LONDON (Reuters) -- Demand for new cars in the UK slowed last month after hitting a 10-year high in March, but the industry's main trade body, the Society of Motor Manufacturers and Traders, remained confident that low interest rates and rising wages would bolster future demand.
Deliveries in April rose 8 percent to 176,820, the 26th consecutive month of growth in the market. That helped four-month sales rise 13 percent to 864,942, the SMMT said today in a statement.
UK car sales are highly seasonal. New registrations in March rose 18 percent to 464,824 boosted by a twice-yearly change in registration plates, which helped lift demand.
The UK joins the other major European markets of France, Spain and Italy in reporting sales increases last month. French sales rose 6 percent to 166,968, while in Italy, registrations were up 2 percent to 119,099 vehicles. In Spain, sales increased 29 percent to 80,174, helped by a government subsidy scheme that gives buyers of new vehicles a rebate for turning in old cars. Germany was the only top five regional market to report a drop in sales last month as deliveries fell nearly 4 percent in April to 274,097.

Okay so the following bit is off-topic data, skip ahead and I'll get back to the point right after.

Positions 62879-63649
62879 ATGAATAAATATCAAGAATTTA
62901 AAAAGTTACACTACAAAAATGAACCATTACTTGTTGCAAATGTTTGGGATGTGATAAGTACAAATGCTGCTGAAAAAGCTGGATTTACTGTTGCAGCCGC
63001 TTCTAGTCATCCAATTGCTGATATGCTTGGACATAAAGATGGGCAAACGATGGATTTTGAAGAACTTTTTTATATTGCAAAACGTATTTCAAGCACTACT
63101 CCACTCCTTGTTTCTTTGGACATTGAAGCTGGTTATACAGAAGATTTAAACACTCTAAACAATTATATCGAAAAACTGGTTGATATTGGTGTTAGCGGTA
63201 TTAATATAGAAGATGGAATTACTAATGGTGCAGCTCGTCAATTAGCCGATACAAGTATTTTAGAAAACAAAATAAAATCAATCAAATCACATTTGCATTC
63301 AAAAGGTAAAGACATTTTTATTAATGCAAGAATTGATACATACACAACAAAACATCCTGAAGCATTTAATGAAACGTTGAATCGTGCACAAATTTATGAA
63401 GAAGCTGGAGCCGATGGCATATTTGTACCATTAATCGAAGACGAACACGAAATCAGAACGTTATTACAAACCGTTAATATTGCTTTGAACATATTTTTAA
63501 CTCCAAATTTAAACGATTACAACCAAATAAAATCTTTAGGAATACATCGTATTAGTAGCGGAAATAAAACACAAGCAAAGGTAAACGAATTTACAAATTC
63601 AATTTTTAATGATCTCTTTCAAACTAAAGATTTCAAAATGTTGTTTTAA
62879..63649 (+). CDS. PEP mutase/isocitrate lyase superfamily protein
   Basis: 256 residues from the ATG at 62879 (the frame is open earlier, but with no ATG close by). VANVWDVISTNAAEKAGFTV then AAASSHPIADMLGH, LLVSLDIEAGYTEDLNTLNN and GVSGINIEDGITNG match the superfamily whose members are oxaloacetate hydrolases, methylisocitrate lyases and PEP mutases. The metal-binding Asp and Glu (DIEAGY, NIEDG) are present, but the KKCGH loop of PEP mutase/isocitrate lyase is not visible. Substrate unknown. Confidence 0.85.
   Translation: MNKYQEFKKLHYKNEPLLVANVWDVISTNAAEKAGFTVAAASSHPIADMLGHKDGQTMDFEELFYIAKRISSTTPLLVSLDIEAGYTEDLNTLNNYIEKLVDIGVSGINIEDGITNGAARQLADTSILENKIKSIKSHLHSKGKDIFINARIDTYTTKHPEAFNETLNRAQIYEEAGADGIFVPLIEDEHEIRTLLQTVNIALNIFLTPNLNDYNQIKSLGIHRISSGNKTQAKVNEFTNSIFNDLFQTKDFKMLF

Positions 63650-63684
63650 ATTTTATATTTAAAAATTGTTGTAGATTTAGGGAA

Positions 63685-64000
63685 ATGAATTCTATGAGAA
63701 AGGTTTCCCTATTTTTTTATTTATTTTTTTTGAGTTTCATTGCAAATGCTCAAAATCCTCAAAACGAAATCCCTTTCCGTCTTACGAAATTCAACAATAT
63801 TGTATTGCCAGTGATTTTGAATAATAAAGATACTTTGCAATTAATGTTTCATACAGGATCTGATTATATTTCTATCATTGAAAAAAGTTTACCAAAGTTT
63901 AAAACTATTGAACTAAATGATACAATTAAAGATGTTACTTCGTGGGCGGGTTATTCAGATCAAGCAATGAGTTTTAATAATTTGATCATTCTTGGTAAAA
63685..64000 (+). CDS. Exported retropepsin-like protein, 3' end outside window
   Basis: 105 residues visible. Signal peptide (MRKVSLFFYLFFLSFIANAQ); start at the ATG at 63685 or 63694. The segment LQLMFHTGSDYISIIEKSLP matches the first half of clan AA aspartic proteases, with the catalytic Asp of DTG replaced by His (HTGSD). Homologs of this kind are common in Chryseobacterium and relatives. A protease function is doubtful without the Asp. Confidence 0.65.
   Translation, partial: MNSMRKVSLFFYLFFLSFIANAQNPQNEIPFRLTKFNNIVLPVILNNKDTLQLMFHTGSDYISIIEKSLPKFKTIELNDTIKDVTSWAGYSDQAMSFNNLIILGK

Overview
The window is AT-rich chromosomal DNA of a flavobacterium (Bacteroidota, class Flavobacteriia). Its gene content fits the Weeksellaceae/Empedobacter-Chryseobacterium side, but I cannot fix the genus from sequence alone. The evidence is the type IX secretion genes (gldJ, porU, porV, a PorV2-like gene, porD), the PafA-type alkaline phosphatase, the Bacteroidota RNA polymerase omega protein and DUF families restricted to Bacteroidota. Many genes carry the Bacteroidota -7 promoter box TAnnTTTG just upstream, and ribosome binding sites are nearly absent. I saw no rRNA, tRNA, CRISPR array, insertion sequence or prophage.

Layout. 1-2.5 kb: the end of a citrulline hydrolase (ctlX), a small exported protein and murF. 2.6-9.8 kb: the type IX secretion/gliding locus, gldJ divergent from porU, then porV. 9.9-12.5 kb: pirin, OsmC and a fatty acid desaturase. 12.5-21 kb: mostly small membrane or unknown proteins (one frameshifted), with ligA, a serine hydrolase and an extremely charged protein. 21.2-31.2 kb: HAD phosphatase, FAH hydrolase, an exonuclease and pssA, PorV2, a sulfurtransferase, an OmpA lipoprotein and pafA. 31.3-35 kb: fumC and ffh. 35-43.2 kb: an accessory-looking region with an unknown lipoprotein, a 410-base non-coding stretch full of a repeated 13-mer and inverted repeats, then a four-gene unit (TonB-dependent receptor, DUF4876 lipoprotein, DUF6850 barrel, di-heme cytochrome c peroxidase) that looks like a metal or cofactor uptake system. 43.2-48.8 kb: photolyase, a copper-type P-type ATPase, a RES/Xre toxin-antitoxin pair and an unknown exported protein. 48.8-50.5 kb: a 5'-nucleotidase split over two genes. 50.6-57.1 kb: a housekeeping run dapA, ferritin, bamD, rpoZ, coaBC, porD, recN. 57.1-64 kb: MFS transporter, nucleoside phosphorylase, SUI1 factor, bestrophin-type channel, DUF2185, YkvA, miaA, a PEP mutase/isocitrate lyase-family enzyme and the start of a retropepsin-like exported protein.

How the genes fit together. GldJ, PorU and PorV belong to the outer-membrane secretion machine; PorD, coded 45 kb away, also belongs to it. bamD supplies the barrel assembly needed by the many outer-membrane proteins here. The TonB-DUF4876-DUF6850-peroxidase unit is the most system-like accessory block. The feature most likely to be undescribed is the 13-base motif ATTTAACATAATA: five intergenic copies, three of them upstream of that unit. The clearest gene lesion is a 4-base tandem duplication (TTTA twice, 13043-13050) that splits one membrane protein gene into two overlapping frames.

Today’s figures prompted the SMMT to revise up its forecast for 2014 sales to more than 2.4 million registrations from a previous forecast of 2.3 million - equivalent to a 6 percent rise from 2013, when car sales were at their highest since 2007.
"After the bumper plate-change month of March, the UK car market returned to more modest but still positive growth in April ... as GDP continues to pick up, inflation falls and wage levels improve," said Mike Hawes, the SMMT's CEO.
The UK saw strong economic growth last year and wages have also caught up with inflation for the first time in nearly four years, emboldening consumers to buy big-ticket items.
Cheap credit and competitive finance deals have buoyed the sector, analysts said, with record low interest rates not expected to rise until the first half of next year.
"As long as we have low interest rates it is likely that car finance deals will remain appealing for those consumers considering buying a new car," said Chris Sutton, managing director at motor finance provider Black Horse, part of Lloyds Banking Group.
The best-selling vehicles in April in the UK were Ford's Fiesta subcompact and the compact Focus, followed by Volkswagen's best-selling Golf compact and General Motors' Vauxhall Corsa subcompact, the SMMT said.
Automotive News Europe contributed to this report